A class action lawsuit was filed against
The nation-wide lawsuit was filed in U.S. District Court in Los Angeles by with Panish Shea & Boyle LLP and Miller Advocacy Group. They claim that ACT violated the civil rights of disabled students.
The plaintiffs allege that the Iowa City-based testing company acquired the disability status of students taking the ACT college entrance exam and then disclosing that confidential disability information on score reports to colleges and other programs. They also allege ACT sold the information to other for recruitment and enrollment purposes. This activity is a direct violation of the American with Disabilities Act (ADA),
“ACT flags students’ test scores, discloses their confidential information to colleges pre-admission, and stigmatizes students with disabilities in the admissions process,” Rahul Ravipudi of Panish Shea & Boyle LLP, said. “Not only does this unlawful practice violate the privacy, security and confidentiality of information entrusted to ACT by the students in its care – it does so for profit, and at the expense of America’s most vulnerable students who are striving to further their education.”
Their complaint states two ways that ACT illegally uses student’s disability information:
- ACT “flags” student score reports by disclosing detailed student disability information and the use of accommodations on the score report it sends to colleges. This information is collected through questions on the online ACT Student Profile Section filled out when students register to take the exam. On exam day students also fill out the Student Information Form.
- ACT sells the detailed student disability data to various postsecondary organizations including colleges, scholarship programs, and other third parties who use it for recruitment and marketing related to the admissions process.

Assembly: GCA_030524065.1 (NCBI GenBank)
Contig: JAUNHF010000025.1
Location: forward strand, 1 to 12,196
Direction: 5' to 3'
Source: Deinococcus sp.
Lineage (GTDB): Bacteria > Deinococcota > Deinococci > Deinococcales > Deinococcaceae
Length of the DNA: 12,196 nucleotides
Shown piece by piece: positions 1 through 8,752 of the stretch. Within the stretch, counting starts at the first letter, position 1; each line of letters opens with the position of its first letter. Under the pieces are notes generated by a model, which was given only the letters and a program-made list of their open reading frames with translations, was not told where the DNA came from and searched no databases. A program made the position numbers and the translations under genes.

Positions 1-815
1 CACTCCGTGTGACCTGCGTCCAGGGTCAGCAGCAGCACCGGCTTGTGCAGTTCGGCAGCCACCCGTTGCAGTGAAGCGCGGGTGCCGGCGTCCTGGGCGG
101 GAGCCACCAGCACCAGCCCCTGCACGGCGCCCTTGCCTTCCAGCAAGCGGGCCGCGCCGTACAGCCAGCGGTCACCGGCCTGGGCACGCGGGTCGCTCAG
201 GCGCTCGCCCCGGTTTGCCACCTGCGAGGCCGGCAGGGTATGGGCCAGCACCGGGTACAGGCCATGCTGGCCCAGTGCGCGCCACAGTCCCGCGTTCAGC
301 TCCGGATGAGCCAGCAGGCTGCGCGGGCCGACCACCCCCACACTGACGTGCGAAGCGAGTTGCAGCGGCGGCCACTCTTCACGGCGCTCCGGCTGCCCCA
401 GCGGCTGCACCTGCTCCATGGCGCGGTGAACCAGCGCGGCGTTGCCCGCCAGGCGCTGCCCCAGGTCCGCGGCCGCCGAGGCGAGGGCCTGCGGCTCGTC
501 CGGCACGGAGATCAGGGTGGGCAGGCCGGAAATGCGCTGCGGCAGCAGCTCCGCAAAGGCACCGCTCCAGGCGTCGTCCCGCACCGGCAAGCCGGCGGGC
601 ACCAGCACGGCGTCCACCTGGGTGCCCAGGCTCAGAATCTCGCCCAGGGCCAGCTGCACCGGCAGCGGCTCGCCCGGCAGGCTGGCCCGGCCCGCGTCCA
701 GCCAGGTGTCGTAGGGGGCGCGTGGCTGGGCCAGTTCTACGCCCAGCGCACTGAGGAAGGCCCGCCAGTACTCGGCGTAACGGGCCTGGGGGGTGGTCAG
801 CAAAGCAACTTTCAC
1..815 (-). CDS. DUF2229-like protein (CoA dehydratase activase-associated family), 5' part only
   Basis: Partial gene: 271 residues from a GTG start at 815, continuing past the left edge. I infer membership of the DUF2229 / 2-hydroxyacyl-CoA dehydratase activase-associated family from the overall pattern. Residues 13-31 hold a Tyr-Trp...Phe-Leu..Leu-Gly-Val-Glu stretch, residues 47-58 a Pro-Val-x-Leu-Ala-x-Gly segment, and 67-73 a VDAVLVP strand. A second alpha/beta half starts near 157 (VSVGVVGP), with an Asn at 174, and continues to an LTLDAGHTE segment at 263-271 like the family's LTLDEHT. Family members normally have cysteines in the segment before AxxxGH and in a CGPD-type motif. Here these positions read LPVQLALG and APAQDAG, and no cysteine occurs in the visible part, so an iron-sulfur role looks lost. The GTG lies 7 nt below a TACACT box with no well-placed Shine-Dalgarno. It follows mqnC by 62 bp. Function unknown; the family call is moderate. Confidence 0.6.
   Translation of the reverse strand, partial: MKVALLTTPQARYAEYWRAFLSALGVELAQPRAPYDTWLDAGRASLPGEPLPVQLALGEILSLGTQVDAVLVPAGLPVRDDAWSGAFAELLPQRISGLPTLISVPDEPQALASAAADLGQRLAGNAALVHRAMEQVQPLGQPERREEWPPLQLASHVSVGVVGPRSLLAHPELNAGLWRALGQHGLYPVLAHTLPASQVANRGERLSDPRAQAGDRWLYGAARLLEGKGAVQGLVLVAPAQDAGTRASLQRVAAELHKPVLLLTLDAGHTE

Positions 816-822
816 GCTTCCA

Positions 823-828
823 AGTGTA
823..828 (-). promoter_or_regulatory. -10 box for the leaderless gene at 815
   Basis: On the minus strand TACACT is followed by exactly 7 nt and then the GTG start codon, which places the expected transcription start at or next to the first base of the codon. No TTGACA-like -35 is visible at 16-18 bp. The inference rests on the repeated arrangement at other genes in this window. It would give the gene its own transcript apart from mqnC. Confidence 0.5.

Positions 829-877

The plaintiffs allege unlike ACT sending the score report to colleges; this information was sent without the student or high school’s knowledge.
“I was shocked to learn that ACT was using my disability information against me and making it more difficult for me to get into college and get the money I need to go to college,” Halie Bloom, one of the plaintiffs said. “I’m speaking out, because I know that someone has to
Bloom is a college-bound, 2018 high school graduate who had an Individualized Education Plan (IEP) under the IDEA and a 504 Plan under the Rehabilitation Act since middle school, and she took the ACT several times with approved accommodations. ACT acquired Ms. Bloom’s disability status from her testing registration and annotated her score reports with “learning or cognitive disability” that requires special provisions. ACT disclosed Ms. Bloom’s disabilities on all ACT Test score reports sent on her behalf to colleges to which she applied and thereby flagged her score reports. She had no expectation that ACT would include her disability status with her score reports or otherwise ever disclose her confidential disability information.
Read the complaint filed below: